Camped close to here, three miles north of Botha's Pass.

Orders to march at 1 a.m. All mounted troops to go. Roused at 11 p.m.

November 4.—Mounted column, as under, marched as follows: No. 1 Company 14th Mounted Infantry in advance, three companies 14th Mounted Infantry, three companies 13th Mounted Infantry, three companies Gough's Mounted Infantry; two guns R.H.A., pom-pom. Objective: To attempt to round up 60 to 100 Boers known to be on our left, and to reconnoitre Drakensberg and Krangkop, south-south-west of us and north-east of Newcastle Fourteenth Mounted Infantry on the left; 13th Mounted Infantry centre; Gough's Mounted Infantry on the right.

A fine night, but misty in the hollows, with a waning moon. We marched as far as the ridges where the Boers were yesterday, all three battalions split up as above, the guns going in the centre (this at 3.45 a.m.). It was very misty; we were unable to see 50 yards; we, however, climbed up some 500 feet and left our horses. No. 1 Company then proceeded forward on foot to a nek where the Boers would probably be driven through by Gough's Mounted Infantry. The whole company was used in picketing the ridge. At 4.15 it got light, but there was still a thick mist. We waited till 7.15, when the mist raised and the sun came through. It was a wonderful contrast, from a cold, wet mist to a glorious view of brilliant green veldt and hills lit up by the sun. There were no Boers in sight.

The horses came up at 8.45, as well as the remainder of the 14th. All mounted and swung round to our left, or due south, the 13th on our right-front and Gough's on their right front. We pushed on as far as Krangkop, where we halted; there were only very distant bodies of Boers visible. A short halt for breakfast, then at 11.30 all returned to the main column camped at Goedgebock, eight miles north-west of Krangkop. We reached camp at 2. There was a heavy thunderstorm, and everybody got a drenching. Welcome dinner at 7.

November 5.—Goedgebock. Reveille at 4. Marched off at 6 north-west as follows: One company Gough's Mounted Infantry advanced guard; one company Gough's Mounted Infantry right flank guard; one company Black Watch and pom-pom, two companies 14th Mounted Infantry (Nos. 1 and 4) rearguard; one company 13th Mounted Infantry left flank guard.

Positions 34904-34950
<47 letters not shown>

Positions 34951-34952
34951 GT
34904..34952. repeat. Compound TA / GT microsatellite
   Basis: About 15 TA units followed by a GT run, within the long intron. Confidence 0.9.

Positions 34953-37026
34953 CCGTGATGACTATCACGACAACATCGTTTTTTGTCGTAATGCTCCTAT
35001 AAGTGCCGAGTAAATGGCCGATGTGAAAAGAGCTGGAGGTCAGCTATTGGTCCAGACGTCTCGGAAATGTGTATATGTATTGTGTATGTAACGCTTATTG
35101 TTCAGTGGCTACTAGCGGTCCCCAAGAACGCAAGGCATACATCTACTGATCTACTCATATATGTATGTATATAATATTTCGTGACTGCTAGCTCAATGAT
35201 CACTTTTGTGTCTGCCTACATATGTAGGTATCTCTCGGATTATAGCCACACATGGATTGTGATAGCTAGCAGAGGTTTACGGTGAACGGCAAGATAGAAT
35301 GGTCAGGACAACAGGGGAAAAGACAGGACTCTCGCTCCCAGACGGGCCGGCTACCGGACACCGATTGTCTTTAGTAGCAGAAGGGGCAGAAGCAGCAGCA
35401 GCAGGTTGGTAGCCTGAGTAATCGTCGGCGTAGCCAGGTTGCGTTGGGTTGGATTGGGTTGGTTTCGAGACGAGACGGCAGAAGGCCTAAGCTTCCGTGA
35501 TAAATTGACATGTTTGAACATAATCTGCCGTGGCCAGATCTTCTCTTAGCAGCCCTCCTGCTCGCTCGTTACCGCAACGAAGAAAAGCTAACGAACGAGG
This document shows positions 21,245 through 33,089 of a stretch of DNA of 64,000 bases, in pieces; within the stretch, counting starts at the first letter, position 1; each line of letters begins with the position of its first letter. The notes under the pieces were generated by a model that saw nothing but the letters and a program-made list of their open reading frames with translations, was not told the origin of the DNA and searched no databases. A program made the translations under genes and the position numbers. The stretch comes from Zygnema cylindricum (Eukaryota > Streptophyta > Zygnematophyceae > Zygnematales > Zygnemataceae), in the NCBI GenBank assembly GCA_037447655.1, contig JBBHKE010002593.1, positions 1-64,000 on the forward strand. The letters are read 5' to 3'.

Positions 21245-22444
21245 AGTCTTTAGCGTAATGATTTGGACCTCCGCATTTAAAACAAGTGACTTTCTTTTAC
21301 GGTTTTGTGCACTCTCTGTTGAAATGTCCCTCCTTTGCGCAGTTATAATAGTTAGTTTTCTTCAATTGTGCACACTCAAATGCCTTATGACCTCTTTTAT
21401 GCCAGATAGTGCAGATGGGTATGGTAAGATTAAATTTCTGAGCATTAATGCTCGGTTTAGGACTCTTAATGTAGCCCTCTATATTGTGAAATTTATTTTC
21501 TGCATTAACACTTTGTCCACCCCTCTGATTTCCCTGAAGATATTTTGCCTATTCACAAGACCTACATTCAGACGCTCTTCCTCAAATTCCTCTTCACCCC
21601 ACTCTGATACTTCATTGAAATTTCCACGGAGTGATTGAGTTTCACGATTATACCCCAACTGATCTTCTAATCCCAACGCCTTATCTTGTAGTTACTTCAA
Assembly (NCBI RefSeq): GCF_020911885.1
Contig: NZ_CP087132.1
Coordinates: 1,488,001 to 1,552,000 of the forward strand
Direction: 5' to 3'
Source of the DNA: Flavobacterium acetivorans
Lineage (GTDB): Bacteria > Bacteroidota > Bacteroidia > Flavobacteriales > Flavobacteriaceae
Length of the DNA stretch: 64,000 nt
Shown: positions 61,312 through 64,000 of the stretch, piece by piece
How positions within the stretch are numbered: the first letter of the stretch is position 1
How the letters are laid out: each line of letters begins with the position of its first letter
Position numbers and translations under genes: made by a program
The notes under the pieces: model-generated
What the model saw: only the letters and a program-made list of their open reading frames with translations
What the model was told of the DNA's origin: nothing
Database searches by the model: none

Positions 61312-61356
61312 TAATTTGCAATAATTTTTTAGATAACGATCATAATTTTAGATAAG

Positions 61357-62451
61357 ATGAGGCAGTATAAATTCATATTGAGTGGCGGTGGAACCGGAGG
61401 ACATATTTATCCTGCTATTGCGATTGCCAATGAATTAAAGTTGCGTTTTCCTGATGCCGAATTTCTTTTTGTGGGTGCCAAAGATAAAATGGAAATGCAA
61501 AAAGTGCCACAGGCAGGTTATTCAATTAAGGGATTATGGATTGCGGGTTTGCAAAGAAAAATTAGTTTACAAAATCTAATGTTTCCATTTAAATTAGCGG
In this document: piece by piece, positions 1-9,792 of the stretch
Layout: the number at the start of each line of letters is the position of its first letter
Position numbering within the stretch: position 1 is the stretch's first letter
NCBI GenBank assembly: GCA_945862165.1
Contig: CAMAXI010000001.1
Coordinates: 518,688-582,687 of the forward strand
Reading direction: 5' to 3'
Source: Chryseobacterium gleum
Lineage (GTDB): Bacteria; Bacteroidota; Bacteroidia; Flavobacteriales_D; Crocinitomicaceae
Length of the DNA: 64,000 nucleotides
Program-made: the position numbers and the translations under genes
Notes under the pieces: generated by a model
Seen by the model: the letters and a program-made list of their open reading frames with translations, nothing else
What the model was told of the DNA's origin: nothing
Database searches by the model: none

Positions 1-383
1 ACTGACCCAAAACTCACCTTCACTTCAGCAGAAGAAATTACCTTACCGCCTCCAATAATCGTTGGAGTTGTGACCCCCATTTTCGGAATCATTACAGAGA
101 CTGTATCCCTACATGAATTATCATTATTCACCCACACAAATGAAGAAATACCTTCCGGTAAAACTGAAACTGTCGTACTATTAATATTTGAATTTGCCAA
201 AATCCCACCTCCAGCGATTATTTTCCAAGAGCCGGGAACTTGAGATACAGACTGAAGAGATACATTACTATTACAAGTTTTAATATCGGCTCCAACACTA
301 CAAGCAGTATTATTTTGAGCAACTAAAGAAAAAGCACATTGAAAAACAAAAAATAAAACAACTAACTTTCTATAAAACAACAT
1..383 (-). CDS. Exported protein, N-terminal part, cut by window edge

A showery day and an uneventful march of six miles to Muller's Drift, except for persistent sniping of the rearguard, ourselves and No. 4 Company. We reached camp at n.

November 6.—Muller's Drift. Reveille at 3 a.m. The column marched at 5 a.m. north-west in the direction of Vrede, via Gemsbokberg. Gough's Mounted Infantry find guards to column.

An independent force (Lieutenant-Colonel Jenner) also marched at 5 west-north-west on the left flank, taking mule-waggons and three days' supplies, as well as column of 13th and 14th Mounted Infantry, two guns R.H.A. (J Battery) and pom-pom.

The country we go through is very hilly and broken, particularly on the left. About twenty miles west of us are the Witte Kopjes, remarkable for their extraordinary and grotesque shapes.

We marched on until stopped by about 200 Boers holding a nek, with steep rugged hills on either side, through which we had to pass.

Our order of march was: Three companies 13th Mounted Infantry on the left, under Major Pratt; one company 14th Mounted Infantry (No. 2) in advance; one company 14th Mounted Infantry (No. 3) right flank guard; one company 14th Mounted Infantry (No. 1) rearguard.

It was a fine hot day. J Battery shelled the nek and hills. Pratt gained his position first on the left, and was able to enfilade the Boer position, which was very strong. Gradually Nos. 2 and 4 gained the ridges on the right, and the Boers cleared off. Whilst this was going on we were acting as rearguard, followed up by twenty or thirty Boers, and we had rather an interesting series of skirmishes. The column passed through the nek; the country on the other side is very broken. The Boers kept on tenaciously all round, and there was quite a general engagement. Spens' column was also fighting on the right.

At 2 the column camped about five miles beyond, or north-west of the nek. We (rearguard) had quite a tight little action, as the Boers closed round on us and kept close to us. The men did awfully well to-day, and we gave the Boers more than they bargained for. We shot several horses, and certainly cleared two saddles of Boers. Luckily we had no casualties except two horses shot.

Camped at 3. No. 4 Company (Gloucesters) had three men taken prisoners, and the 13th had one man wounded. We marched ten or twelve miles.

November 7.—Goedendeg, one mile west of Commando Spruit. Reveille at 3.30. We marched at 5.30 as follows: 13th Mounted Infantry (with our waggons); two guns J Battery; 14th Mounted Infantry, working on the left under Major Bridgeford, D.S.O.

Spens' and main column are ten miles on our right, at Gemsbokberg (a high kopje), with pom-pom. We started in fine weather. Our waggons went by the road via Hope Royal, Beginsel, Cork, to Wagen Pad, where they halted. We (14th) reconnoitred high ground on the left through Tipperary, Haartebeeste-vlakten to Zuurpoort. The Boers occupied ridges five miles west of us, to our left. No. 4 Company, on the left, came in touch, and had a skirmish, one man of ours being shot through the head (not dangerous).